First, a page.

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Fresh fighting near Libya main airport despite truce

Fighting between powerful militias battling for control of Tripoli's airport broke out again on Friday, just hours after they had agreed a truce, an airport official and witnesses said.

TRIPOLI: Fighting between powerful militias battling for control of Tripoli's airport broke out again on Friday, just hours after they had agreed a truce, an airport official and witnesses said.

The clashes came as the government sought United Nations help to prevent the country from becoming a "failed state".

"The airport was once again today hit by mortar fire which struck the security offices," but caused no casualties, airport security official Al-Jilani Al-Dahech told AFP.

Airport security forces returned fire, he said without giving further details.

Libya's main international airport has been closed since Sunday, with rockets causing damage to aircraft and the main terminal building amid warnings by officials the facility could remain closed for months.

The violence erupted when Islamist gunmen from the city of Misrata attacked anti-Islamist fighters from the city of Zintan who have been controlling the airport for the past three years.

The rival fighters are among several heavily-armed militia groups who hold sway over Libya since they fought in the NATO-backed 2011 uprising that toppled dictator Muammar Gaddafi.

Friday's clashes broke out just hours after the mayor of Tripoli announced that the rival militias had agreed to observe a truce and that control of the airport would be handed over to neutral forces.

Gunfire and blasts were also heard in Abu Slim neighbourhood, just south of the airport, an AFP correspondent said while residents said the battles pitched rival militias against each other.

The renewed violence also came hours after Foreign Minister Mohamed Abdelaziz asked the United Nations for help to build up Libya's army and police to protect vital sites such as the airport.

Relentless violence across Libya in the past months has sparked fears of all-out civil war and Abdelaziz told the Security Council his country could become a "hub for attracting extremists".

The fighting also mirrors a deadly power struggle between liberals and Islamists in the North African country.

- "Battle of revolutionaries" -

Mokhtar Lakhdar, a commander for the Zintan forces, told AFP that a truce had been agreed under the authority of the city's government council.

Ahmed Hadeia, a spokesman for Misrata fighters, said the ceasefire was "only around the airport" and did not include other sites controlled by Zintan forces.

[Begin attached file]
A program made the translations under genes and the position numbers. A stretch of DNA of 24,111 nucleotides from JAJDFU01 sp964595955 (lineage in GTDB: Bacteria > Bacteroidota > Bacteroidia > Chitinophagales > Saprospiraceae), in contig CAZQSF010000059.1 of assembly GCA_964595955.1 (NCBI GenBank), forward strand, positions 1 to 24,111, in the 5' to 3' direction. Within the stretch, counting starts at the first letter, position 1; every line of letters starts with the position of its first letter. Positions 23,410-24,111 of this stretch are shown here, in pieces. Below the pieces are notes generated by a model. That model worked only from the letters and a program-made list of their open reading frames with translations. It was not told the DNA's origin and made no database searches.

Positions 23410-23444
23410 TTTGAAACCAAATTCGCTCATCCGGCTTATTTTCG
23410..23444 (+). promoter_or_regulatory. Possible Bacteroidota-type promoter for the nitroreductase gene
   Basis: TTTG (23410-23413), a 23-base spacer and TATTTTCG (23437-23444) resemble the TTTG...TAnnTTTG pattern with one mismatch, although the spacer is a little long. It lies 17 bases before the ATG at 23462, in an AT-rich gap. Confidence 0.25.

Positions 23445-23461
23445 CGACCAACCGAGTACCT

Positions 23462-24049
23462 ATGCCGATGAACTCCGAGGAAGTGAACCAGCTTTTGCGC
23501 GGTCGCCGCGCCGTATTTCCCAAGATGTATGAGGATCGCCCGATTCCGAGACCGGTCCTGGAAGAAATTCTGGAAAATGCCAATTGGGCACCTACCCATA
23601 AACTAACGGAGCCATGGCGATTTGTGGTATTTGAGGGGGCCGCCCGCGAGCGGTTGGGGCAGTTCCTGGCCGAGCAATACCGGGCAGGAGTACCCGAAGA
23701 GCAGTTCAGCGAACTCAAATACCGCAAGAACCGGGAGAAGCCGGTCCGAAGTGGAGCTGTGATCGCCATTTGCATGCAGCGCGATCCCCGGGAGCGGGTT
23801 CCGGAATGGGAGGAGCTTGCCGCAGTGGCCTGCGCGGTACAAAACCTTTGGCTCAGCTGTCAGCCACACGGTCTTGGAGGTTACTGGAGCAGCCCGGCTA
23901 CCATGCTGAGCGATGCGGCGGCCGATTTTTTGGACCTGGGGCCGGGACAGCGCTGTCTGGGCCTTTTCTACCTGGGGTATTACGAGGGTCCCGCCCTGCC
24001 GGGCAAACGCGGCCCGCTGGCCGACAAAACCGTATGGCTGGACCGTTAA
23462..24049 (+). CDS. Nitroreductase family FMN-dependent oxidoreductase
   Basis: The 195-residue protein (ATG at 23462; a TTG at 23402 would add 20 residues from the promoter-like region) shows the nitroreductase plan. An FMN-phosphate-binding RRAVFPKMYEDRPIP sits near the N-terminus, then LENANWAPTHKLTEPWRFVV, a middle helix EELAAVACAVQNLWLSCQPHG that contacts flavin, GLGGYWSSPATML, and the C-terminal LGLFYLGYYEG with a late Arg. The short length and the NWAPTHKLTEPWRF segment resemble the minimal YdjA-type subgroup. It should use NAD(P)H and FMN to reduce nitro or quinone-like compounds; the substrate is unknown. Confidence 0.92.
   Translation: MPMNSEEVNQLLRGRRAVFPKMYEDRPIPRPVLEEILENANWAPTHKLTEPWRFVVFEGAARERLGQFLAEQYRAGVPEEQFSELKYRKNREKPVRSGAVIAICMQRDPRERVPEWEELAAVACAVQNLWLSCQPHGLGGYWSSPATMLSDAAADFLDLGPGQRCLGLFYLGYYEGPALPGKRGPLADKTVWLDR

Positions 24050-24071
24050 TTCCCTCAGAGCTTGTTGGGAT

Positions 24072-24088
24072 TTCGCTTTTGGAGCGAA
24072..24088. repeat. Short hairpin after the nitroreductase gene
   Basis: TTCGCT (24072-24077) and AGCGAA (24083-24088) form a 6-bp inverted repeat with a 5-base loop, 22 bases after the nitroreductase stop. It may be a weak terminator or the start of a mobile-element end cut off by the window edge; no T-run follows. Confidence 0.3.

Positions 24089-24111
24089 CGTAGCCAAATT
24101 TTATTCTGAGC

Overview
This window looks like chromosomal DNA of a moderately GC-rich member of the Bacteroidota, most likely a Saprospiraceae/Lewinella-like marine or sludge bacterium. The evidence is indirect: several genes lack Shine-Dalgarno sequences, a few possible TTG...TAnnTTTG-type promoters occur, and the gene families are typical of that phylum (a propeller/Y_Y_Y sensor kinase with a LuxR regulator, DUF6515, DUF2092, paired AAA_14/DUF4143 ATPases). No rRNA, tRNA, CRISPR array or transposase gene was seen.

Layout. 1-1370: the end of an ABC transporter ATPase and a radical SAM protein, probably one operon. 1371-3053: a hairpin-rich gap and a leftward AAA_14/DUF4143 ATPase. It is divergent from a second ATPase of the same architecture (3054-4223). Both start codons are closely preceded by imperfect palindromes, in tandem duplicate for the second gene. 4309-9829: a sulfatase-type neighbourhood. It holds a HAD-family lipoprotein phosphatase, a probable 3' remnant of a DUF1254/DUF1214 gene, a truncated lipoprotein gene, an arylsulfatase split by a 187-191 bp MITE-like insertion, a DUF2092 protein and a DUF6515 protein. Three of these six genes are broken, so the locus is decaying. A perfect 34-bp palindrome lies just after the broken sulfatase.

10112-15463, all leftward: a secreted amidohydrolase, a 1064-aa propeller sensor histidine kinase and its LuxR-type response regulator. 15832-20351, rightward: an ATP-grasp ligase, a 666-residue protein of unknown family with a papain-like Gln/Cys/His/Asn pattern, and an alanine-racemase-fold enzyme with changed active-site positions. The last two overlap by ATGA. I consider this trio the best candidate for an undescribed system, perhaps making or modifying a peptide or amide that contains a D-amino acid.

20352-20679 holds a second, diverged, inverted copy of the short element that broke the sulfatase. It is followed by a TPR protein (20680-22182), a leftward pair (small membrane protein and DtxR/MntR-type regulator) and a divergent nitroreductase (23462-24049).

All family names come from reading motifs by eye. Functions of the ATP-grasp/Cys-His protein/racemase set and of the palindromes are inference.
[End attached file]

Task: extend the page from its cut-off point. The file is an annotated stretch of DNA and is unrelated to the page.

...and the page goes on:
Misrata leaders said on Thursday that the fighting at the airport was a "battle of revolutionaries... against followers of the old regime" of Gaddafi.

The clashes revived fears of the conflict spreading inside Tripoli itself, with official results still awaited from a June 25 election to the parliament previously dominated by Islamists.

"Should Libya become a failed state, kidnapped by radical groups and warlords, the consequences would be far-reaching and perhaps beyond control," Abdelaziz told the Security Council.

Libya could become a "hub for attracting extremists", feeding radicalism and the arms flow in the region and further afield in Syria, he said.

"We are not asking for military intervention," he said. "We are asking for a team from the UN specialised in the field of security."

In a statement, the 15-member Security Council said it condemned the recent violence in Libya and said it made "it even more difficult for the Libyan authorities to govern effectively".

The Council would ask UN Secretary General Ban Ki-moon to examine the Libyan request for aid and present "options", said Eugene-Richard Gasana, the Rwandan chair of the UN body.

Last week, the United Nations evacuated its staff from Libya after the latest upsurge in fighting.

Abdelaziz said a new UN mission to help train the security forces would ensure Tripoli keeps control of vital oil revenue after militant groups seized oil terminals last year.

The blockades of the oil facilities, that finally came to an end this month, deprived Libya of more than $30 billion in revenue over 11 months, the foreign minister said.

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